Fitted values and percentage errors for parameters in model I

Parameter (species formed)

Trial 1

Trial 2

KC2A

60 μM

2 mM

KC2B

2 mM

60 μM

k8 (EC2AC2BS)

50 μM (41,580%)

3.5 pM (9.9%)

k13 (EM2AC2BS + P)

3.1 s−1 (5,680%)

0.0097 s−1 (8.7%)

Standard deviation 10−8

9.74

3.65

Three species active, only one mixed species active. The errors are for the floated association rate constant values. Off-rate constants for metal ion and DNA binding are fixed at 1,000 s−1 and 1 × 10−3 s−1, respectively, as established previously [11] and are used to convert between equilibrium constants (K) and rate constants (k). See Fig. 4 and Table 1 for clarification of the mechanistic steps and known parameters. Initial guesses for K8 and k13 were 56 pM and 0.01 s−1, respectively

In using the fits to simulate the metal ion dependence of kobs, we find that the data obtained for the trials at fixed Mg(II) concentrations are at first glance similar (Fig. 5, panels B, C and F, G). However, closer inspection reveals that model I trial 1 does not predict the rates well at very low Ca(II) concentrations (circles are not close to their corresponding black squares). The data obtained at 50 μM Ca(II) are most diagnostic (Fig. 5, panels D, H): model I trial 2 is clearly superior in representing the data. On the basis of all the data, it is clear that site B is the higher-affinity Ca(II) site (Kd 60 μM). In all subsequent models (I and II), this feature will be fixed.

Model II: which mixed species is active?

With the Ca(II) binding constants for sites A and B established, we next determine which mixed species is active. This is accomplished by fixing the constants for Ca(II) binding (the result of model I analysis) and then introducing the possibility that EM2BS (k11) and EC2AM2BS are active (k14), in addition to EM2AS (k10), EM2AM2BS (k12), and EM2AC2BS (k13). The condition of model 1 trial 2, in which site B binds Ca(II) with a Kd of 60 μM and the Ca(II) Kd for site A is 2 mM, is applied.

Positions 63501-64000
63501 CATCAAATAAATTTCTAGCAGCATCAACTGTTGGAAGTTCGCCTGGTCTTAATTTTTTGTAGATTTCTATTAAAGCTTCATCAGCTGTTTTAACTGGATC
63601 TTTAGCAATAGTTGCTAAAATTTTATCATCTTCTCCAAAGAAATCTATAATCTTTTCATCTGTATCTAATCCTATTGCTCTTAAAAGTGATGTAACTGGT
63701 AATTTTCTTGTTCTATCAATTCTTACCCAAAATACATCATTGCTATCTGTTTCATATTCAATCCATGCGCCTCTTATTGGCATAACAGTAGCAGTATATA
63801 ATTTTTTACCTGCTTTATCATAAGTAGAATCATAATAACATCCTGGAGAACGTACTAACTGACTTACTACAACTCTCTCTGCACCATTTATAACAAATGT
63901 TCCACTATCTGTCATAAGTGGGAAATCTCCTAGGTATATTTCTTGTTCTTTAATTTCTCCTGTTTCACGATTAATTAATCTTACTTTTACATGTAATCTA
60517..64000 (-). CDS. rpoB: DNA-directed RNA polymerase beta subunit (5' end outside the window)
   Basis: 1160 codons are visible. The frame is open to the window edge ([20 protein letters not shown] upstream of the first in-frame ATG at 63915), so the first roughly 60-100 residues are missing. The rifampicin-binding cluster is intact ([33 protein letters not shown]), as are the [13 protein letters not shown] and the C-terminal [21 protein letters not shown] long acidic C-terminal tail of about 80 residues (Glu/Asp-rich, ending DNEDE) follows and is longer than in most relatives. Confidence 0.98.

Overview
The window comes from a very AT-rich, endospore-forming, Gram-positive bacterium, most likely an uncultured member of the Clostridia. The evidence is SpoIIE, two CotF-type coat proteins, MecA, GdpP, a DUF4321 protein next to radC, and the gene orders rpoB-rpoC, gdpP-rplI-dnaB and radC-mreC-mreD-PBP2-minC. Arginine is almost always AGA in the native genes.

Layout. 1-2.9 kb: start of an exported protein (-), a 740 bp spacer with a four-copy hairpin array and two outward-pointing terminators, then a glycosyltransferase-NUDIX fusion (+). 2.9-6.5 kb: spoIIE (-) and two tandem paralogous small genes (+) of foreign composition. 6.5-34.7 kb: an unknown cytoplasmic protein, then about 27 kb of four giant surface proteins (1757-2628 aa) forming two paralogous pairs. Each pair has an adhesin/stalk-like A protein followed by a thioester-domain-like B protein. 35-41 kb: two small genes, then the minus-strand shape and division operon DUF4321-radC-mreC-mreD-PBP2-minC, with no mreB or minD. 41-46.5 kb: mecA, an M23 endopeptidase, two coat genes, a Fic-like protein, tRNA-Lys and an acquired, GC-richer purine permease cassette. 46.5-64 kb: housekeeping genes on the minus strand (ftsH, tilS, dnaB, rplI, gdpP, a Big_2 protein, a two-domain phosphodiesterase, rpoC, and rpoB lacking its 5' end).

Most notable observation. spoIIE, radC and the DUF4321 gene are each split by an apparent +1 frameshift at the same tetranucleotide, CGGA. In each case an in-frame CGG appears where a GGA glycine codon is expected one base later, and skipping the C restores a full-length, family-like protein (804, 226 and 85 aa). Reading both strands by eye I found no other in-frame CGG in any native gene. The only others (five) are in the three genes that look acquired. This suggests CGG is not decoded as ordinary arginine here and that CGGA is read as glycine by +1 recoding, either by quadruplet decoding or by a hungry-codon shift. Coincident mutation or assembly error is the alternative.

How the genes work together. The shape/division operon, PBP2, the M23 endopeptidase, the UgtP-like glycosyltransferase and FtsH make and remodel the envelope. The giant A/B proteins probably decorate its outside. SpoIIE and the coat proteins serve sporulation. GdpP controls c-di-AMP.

As summarized in Fig. 6, this model represents the data as well as model I trial 2. Table 3 summarizes the cleavage constants that emerge from the fit. Fitted values for k11 and k14 are essentially zero (with the expected high error), confirming the assumption that EM2BS and EC2AM2BS were not active in model I was appropriate. The cleavage constant for EM2AC2BS (k13) is very similar to that obtained from model 1 trial 2 (0.0084 s−1). This is basically the same value for EM2AS (k10), and thus the presence of Ca(II) in site B of PvuII endonuclease provides neither an advantage nor a disadvantage when Mg(II) is bound in site A relative to EM2AS (see “Discussion”).
Fig. 6

Summary of fits and simulations for model II [both mixed species active, site B is the strong Ca(II) site]. See the text and Fig. 4 for other details about the model. a Sample progress curves: circles data points for 10 mM Mg(II), solid line prediction of experimental curve using parameters determined from the fit. Squares data points for 5 mM Mg(II)/250 μM Ca(II), dashed line prediction of experimental curve using parameters determined from the fit. Triangles data points for 5 mM Mg(II)/1 mM Ca(II), dotted line prediction of experimental curve using parameters determined from the fit. bd Comparison of experimental kobs (closed squares) and predicted kobs (open circles) for the indicated conditions. When an open circle is not visible, it is coincident with a closed square

Table 3

Fitted values and percentage errors for parameters in model II

Parameter (species formed)

Fitted value (s−1)

Percentage error

k11 (EM2AS + P)

2 × 10−6

3,424

k13 (EM2AC2BS + P)

0.0084

8

k14 (EC2AM2BS + P)

1 × 10−8

2,923

Both mixed metal species active, site B is the tight Ca(II) site. Fixed parameters: KC2A 2 mM, KC2B 60 μM, K9 0.8 nM, K8 5 pM. Off-rate constants for metal ion and DNA binding are fixed at 1,000 s−1 and 1 × 10−3 s−1, respectively, as established previously [11] and are used to convert between equilibrium constants (K) and rate constants (k). See Fig. 4 and Table 1 for clarification of the mechanistic steps and known parameters. The standard deviation is 3.44 × 10−8. The initial guess for all parameters floated was 0.01 s−1

Model III: mixed species formed but are not active